ISLAMABAD: With India likely to sign a Free Trade Agreement (FTA) with the United Kingdom (UK) soon, exporters of various products in Pakistan fear they might lose important markets to India in Europe.
Being the major competitor for various products in the foreign market, India may occupy the lucrative market under a relaxed or free duty structure. And although Pakistan also enjoys a relaxed duty regime in the UK under the UK-Generalised Scheme of Preferences (GSP) system, the facility is going to conclude by the end of next year as the UK has placed Pakistan in the “Enhanced Framework” which is the same as the GSP Plus category of the EU-GSP scheme following Brexit.
According to sources, the UK may introduce a new GSP plus scheme after 2023, with limited duty facilities to countries falling under the GSP umbrella. “Though Pakistan would qualify for the new GSP plus scheme, its major competitor India may have better and larger access to the UK market under the bilateral FTA,” sources at the Ministry of Commerce informed this scribe.
It may be mentioned here that Pakistan has also requested the UK to initiate a bilateral FTA. “Initial negotiation and talks on diplomatic and departmental level have already began but the process may take time as it needs in-depth assessment and deliberation,” they said, adding that such an initiative has on the cards since the UK’s disintegration from the EU.
According to the sources, the already delayed process faces further hurdles after the change of government in Pakistan.
In the meantime, the fast tracked progress of the India-UK FTA has alarmed various sectors in Pakistan including the rice sector which is cognizant of the fact that India may occupy the UK market after getting free duty.
As per Taufiq Ahmed Khan, former vice president of Rice Exporters Association of Pakistan (REAP), the FTA between the neighbouring country and UK, which is likely to materialise by October, will ultimately create hurdles for rice exporters from Pakistan.
“We have come to know about this development through different sources and importers in UK; the said FTA is likely to be signed in October 2022 at the time of Diwali,” he said, adding that since no third country can Interfere in this matter, Pakistan needed to lobby for similar treatment under any PTA, FTA or existing GSP facility.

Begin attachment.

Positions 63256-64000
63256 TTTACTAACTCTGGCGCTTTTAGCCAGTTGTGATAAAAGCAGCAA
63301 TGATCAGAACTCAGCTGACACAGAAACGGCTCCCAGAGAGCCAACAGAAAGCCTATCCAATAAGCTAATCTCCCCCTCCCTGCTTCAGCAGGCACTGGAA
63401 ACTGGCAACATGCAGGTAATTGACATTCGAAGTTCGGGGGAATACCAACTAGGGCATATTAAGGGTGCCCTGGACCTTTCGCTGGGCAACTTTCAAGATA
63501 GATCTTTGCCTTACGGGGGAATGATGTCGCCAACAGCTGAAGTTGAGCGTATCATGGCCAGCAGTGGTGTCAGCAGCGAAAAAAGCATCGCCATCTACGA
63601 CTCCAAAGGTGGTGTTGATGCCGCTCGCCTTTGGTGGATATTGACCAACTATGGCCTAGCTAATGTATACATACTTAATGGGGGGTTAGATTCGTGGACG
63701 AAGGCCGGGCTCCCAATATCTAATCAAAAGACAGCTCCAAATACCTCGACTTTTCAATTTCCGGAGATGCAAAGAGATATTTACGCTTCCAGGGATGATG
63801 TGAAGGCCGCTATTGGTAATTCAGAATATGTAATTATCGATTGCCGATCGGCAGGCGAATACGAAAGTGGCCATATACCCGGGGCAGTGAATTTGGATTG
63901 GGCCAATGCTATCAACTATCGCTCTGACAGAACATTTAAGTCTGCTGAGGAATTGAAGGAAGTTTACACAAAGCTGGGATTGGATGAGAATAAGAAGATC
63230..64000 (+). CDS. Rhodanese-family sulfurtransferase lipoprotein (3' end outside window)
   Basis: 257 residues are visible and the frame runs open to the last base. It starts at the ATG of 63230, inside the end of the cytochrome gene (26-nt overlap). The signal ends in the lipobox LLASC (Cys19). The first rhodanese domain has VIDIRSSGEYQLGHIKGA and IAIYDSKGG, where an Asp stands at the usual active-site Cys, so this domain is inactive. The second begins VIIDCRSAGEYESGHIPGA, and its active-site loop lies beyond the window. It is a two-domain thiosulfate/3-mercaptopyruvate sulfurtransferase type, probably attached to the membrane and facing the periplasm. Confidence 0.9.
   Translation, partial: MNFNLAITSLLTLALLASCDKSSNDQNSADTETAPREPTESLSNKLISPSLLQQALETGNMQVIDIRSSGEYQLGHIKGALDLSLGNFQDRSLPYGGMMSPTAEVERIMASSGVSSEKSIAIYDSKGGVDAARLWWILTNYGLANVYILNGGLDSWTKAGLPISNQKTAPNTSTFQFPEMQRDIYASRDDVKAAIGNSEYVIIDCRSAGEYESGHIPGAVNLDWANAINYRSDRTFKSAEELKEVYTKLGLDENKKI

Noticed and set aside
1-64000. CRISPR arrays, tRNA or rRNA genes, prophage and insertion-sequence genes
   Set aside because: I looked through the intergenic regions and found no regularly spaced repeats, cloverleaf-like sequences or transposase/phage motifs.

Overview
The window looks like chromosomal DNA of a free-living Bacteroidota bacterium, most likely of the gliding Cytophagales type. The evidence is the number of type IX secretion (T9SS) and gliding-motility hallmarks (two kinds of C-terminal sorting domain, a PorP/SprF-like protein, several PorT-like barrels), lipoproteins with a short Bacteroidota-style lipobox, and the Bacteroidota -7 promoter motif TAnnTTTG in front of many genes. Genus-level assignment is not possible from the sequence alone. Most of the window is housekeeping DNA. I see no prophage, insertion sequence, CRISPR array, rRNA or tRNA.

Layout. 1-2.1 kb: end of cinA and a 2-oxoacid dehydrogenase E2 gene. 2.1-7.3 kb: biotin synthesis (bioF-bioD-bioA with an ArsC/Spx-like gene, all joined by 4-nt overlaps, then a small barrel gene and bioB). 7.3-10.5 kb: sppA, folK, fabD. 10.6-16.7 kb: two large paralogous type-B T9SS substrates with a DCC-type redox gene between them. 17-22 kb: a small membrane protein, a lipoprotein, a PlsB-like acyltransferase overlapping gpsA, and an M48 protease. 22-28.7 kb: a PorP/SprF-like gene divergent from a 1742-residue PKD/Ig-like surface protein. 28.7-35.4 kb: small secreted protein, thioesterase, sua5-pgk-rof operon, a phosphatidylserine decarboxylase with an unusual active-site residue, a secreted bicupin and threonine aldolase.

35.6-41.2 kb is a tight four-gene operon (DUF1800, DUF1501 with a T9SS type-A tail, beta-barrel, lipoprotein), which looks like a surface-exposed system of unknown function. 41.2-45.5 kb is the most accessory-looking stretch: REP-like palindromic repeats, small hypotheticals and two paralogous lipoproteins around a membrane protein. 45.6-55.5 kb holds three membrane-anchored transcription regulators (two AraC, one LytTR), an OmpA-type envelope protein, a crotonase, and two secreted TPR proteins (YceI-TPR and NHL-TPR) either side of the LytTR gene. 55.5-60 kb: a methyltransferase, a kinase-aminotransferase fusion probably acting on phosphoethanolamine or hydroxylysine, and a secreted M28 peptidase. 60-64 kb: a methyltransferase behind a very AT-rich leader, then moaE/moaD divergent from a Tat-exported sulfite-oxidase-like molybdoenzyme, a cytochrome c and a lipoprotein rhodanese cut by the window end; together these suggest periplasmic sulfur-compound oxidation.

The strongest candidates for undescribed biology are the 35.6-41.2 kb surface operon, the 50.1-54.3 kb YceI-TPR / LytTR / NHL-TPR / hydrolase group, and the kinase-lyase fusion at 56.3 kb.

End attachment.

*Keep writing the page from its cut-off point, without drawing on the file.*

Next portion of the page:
“Both the government in Pakistan and the Pakistani diaspora in the UK should work together and use their influence for a similar FTA with Pakistan. The government and concerned ministry in Pakistan should focus on the issue as the business opportunities in the UK have increased manifolds after Brexit,” he emphasised.
Data shows that India is a major competitor for Pakistan in the UK rice market with its export of rice to the kingdom registered at $167 million in 2021 against Pakistan’s exported rice worth $104 million out of its total export amounting to $2.159 billion registered in the last fiscal year.
Under the existing GSP regime, white milled rice from both India and Pakistan are subject to 17 per cent duty in the UK. In case of an FTA, Indian exporters of white milled rice would not have to pay any duty.
A study by the Pakistan Business Council (PBC) regarding the post-Brexit feasibility of a Pakistan-UK FTA suggests that Pakistan needs to take a proactive approach to initiate negotiations leading to the signing of the agreement.
The UK is Pakistan’s fourth largest market for exports. As much as 85 per cent of Pakistan’s exports to the UK consist of other made-up textile articles, articles of apparel, cotton and leather products. All these products currently enjoy duty-free access to the country under the GSP+. The UK is also Pakistan’s 15th largest source of imports. Major imports include iron, steel, machinery, electrical equipment, made-up textile articles, and miscellaneous chemical products.
The GSP+ scheme currently provides 96pc Pakistani exports preferential market access to the UK.
It is pertinent to note here that India considers the FTA with the UK very significant for its exporters because of the benefits their rivals from Bangladesh, Sri Lanka and Pakistan enjoy under the UK’s GSP scheme.
Whisky, cars, vaccines, basmati rice, wool, and pre-mixed tea top the list of some 240 odd products that the Indian industry has identified for import duty cuts in the United Kingdom under the proposed agreement.
Earlier in January, both countries had formally launched talks for a free trade agreement to boost bilateral trade and investments. India’s main exports to the UK include ready-made garments and textiles, gems and jewelry, engineering goods, petroleum and petrochemical products, transport equipment and parts, spices, metal products, machinery and instruments, pharma and marine items.